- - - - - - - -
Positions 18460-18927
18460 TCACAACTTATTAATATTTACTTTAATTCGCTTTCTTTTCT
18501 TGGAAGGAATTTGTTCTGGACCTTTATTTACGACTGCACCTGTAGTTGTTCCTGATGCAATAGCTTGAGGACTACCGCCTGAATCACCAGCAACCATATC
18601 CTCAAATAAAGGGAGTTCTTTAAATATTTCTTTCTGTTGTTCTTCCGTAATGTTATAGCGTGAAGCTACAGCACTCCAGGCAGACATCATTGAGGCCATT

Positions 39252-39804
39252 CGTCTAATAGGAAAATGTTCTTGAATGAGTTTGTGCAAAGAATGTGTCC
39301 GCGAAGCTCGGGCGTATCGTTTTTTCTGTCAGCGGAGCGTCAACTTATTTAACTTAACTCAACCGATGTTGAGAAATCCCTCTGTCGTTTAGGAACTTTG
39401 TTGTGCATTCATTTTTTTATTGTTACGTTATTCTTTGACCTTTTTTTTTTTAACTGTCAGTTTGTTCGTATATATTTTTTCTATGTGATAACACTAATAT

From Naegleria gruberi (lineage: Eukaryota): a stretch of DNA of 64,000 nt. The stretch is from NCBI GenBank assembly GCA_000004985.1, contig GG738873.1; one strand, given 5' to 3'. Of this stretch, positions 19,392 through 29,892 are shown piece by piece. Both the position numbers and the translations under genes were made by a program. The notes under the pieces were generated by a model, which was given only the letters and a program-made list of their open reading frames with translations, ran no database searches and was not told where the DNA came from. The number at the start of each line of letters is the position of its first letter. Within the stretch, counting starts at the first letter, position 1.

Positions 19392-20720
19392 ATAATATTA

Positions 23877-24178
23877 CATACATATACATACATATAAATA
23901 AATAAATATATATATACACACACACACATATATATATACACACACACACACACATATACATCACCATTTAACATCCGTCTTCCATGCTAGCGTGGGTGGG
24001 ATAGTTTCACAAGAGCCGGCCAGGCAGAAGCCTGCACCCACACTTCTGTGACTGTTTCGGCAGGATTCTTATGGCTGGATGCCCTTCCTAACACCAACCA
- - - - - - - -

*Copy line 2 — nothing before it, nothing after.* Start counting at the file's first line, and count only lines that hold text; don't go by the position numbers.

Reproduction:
18460 TCACAACTTATTAATATTTACTTTAATTCGCTTTCTTTTCT